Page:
The candidate should possess a clinical degree or its equivalent and propose a field of study consistent with his or her previous experience. In addition, the program should be tailored to meet the needs of the candidate and include a mentor who is competent to provide the appropriate research guidance.

Former PIs on an NIH research grant (aside from R03 and R21) are not eligible. This award allows 3 to 5 years of study.

The PHS 398 form is used to apply for this grant. However, there are specific requirements for the completion of the text of the application. Please be sure to read the instructions. Further information on the grant type is available from the PA and NIH project staff at the appropriate institution.

Click here for tips on applying for "F" and "K" series awards.

Mentored Quantitative Research Career Development Award-K25

The purpose of the Mentored Quantitative Research Career Development Award is to encourage research-oriented quantitative scientists and engineers with little or no experience in biology or biomedicine to develop independent research skills and gain experience in advanced methods and experimental approaches that will allow them to conduct basic or clinical biomedical, behavioral or bioengineering research, or to play leading roles in multi-disciplinary research teams.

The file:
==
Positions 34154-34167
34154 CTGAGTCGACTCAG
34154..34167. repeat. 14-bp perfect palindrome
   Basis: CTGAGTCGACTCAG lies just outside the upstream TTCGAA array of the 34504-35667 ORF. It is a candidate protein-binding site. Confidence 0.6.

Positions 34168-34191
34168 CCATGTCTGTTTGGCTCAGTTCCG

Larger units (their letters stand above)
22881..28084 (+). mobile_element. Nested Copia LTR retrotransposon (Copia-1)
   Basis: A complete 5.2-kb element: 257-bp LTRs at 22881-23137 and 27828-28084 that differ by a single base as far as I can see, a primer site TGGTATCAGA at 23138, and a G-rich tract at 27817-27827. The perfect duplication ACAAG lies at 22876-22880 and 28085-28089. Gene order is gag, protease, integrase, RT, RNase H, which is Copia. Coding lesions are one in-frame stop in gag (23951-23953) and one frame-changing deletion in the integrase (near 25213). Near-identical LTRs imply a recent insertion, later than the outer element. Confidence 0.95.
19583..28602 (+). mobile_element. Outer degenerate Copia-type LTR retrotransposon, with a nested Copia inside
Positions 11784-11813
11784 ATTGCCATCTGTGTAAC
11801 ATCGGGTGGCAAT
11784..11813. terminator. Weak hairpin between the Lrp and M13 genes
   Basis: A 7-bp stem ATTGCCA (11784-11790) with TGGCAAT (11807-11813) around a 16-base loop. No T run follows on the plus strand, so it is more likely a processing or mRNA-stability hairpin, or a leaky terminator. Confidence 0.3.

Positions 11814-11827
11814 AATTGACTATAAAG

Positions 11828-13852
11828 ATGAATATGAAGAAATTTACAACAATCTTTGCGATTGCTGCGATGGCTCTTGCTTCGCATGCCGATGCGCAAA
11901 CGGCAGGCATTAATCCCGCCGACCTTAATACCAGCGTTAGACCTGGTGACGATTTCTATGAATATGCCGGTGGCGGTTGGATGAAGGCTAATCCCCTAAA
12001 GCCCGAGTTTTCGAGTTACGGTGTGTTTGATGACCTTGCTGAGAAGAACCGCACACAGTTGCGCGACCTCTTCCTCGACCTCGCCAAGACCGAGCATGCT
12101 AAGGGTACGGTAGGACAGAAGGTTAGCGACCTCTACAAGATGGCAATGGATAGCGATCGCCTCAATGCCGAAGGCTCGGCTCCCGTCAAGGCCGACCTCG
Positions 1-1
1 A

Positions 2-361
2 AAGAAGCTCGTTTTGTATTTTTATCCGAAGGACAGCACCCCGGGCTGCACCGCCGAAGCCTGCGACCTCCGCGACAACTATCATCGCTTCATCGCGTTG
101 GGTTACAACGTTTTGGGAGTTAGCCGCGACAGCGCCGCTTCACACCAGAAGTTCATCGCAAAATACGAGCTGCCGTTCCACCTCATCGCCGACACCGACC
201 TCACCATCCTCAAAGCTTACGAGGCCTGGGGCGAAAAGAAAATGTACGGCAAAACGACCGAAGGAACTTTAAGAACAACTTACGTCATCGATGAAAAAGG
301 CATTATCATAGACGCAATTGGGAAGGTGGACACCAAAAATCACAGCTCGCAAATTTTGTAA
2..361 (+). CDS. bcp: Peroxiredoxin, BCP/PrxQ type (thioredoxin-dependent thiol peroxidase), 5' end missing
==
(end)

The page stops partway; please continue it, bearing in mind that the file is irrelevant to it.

This award enables candidates holding degrees in quantitative sciences to undertake three to five years of special study and supervised research with the goal of developing into independent investigators capable of conducting quantitative research. Candidates must have demonstrated research interests with an advanced degree in a quantitative area of science or engineering: M.S.E.E., Ph.D., D.Sc., etc. They must identify a mentor with extensive behavioral or biomedical research experience. Candidates must be willing to spend 75 percent of full-time professional effort conducting research career development and basic or clinical research. The award is not renewable.

Potential applicants are strongly encouraged to contact the staff person in the relevant institute or center. The contact person at NIAAA and NIDA are as follows:

Michael J. Eckardt, Ph.D.
Office of Scientific Affairs
NIAAA
Willco Building, Room 409
6000 Executive Boulevard
Bethesda, MD 20892-7003
Phone: (301) 443-6107
Email: me25t@nih.gov

or

Gary Fleming
Grants Management Office
NIDA
6001 Executive Blvd., Room 3131, MSC 9541
Bethesda, MD 20892-9541
Phone: (301) 443-6710
Email: gf6s@nih.gov